President Joe Biden is approaching his two-year mark since he was elected in November 2020. A major promise throughout his 2020 campaign trail was that he’d grant widespread student loan forgiveness of at least $10,000 per borrower, for all federal student loan borrowers in the U.S., up to a certain income threshold.
Well, the rumors were true!
As of August, 25th, 2022, the Biden administration announced an official student loan forgiveness plan. Borrowers who earn less than $125,000 annually ($250,000 for married couples) will see $10,000 of student loan forgiveness per borrower. Borrowers who received Pell Grants during college will be eligible for up to $20,000 of student loan forgiveness per borrower. This will effectively provide relief for up to 43 million borrowers and will cancel the total balance for roughly 20 million borrowers.
In keeping with my campaign promise, my Administration is announcing a plan to give working and middle class families breathing room as they prepare to resume federal student loan payments in January 2023.
I’ll have more details this afternoon. pic.twitter.com/kuZNqoMe4I
— President Biden (@POTUS) August 24, 2022
What’s more? The Education Department has revamped the student loan payment system so that monthly payments can never exceed more than 5% of a borrower’s discretionary income, creating a simpler income-driven repayment plan. Additionally, a borrower becomes eligible to have their remaining debt canceled once they make 20 years of monthly payments.
In addition, the Biden administration has also extended the student loan payment pause through December 31st, 2022. Check out all the details in this nifty fact sheet here!
What Do Progressive Members of Congress Think About Student Debt Forgiveness?
Politico reports that three Democratic lawmakers in Congress had been petitioning Biden to ensure there would be sweeping student loan forgiveness (and it worked!)
Senate Majority Leader Chuck Schumer (D-N.Y.), Sen. Elizabeth Warren (D-MA), and Raphael Warnock (D-GA) were primarily at the forefront of this effort.
If student loan payments were to restart on September 1st, 2022, as previously planned, members of Congress had said that:
- Student loan borrowers are still not financially secure due to the COVID-19 pandemic, particularly with the emergence of new COVID variants, with many Americans still reeling from the negative financial impacts of the past 2+ years.
- Staggering 40-year record high inflation is straining the average American household to make ends meet.
- Nine million student loan borrowers in default could be subject to wage garnishment and other debt collection methods should they be financially unable to resume their payments.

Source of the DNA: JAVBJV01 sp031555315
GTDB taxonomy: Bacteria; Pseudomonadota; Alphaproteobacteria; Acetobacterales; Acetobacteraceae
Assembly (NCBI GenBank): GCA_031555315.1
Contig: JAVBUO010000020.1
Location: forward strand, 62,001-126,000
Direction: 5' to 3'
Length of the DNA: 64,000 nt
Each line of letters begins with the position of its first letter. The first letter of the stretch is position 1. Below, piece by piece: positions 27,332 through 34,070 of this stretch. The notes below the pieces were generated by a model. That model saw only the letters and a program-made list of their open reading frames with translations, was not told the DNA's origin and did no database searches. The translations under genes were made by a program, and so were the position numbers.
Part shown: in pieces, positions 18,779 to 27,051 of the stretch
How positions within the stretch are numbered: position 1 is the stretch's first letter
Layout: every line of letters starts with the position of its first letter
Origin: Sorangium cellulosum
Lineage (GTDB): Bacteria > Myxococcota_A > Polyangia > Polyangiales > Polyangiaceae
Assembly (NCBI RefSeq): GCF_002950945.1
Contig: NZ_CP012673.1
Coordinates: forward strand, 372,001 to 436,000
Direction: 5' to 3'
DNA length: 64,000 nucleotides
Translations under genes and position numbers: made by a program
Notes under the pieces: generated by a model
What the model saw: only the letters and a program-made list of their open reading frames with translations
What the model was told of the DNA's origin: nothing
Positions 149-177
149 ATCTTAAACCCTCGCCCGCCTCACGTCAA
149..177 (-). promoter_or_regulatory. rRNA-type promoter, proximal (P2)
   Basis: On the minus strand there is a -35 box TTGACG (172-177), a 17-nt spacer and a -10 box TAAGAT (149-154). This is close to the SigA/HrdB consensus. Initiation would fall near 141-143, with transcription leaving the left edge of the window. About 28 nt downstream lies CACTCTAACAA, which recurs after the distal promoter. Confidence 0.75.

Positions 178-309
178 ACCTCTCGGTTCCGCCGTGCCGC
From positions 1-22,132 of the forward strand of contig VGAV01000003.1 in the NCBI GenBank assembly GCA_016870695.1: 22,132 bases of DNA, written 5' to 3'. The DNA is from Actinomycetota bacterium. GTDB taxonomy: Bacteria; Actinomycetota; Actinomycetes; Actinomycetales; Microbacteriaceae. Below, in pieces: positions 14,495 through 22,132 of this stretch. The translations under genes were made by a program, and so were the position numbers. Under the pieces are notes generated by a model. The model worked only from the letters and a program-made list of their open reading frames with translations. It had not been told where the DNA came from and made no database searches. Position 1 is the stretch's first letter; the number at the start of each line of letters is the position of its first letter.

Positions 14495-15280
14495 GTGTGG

- Minority households would face a disproportionate burden from quickly resuming student loan payments in a challenging economy.
While these lawmakers demanded at least $50,000 of student loan forgiveness per borrower, Biden was never in agreement. Instead, he has only granted $10-20K per borrower.
FFEL Program and Perkins Loan Borrowers Potentially Excluded From Student Loan Debt Forgiveness
As of September 29th, 2022, the Department of Education added additional guidance on its website regarding student loan relief. NPR reports that the guidance now says, “As of Sept. 29, 2022, borrowers with federal student loans not held by ED cannot obtain one-time debt relief by consolidating those loans into Direct Loans.”
The reason for this change? CNBC explains that borrowers of FFEL Program loans and Perkins Loans have loans that are held by private banks but that are guaranteed by the government. The banks earn revenue from interest for holding these loans. So, if these debts are forgiven, banks lose out on revenue.
It’s not 100% clear, but this change likely stems from several lawsuits that the Biden Administration is facing after it decided to enact sweeping student loan forgiveness. The Department of Education is assessing whether there are alternative pathways to provide relief to borrowers with federal student loans not held by the government, including FFEL Program loans and Perkins Loans, and is discussing this with private lenders.
The Bottom Line
With sweeping student loan forgiveness and one last student loan payment extension, millions of borrowers around the U.S. can now rejoice. Now that you’re going to get $10-20K of your debt wiped away and have another four months without student loan payments, the time is now to pay down other high-interest debts you may have and save more money before payments resume on January 1st, 2023.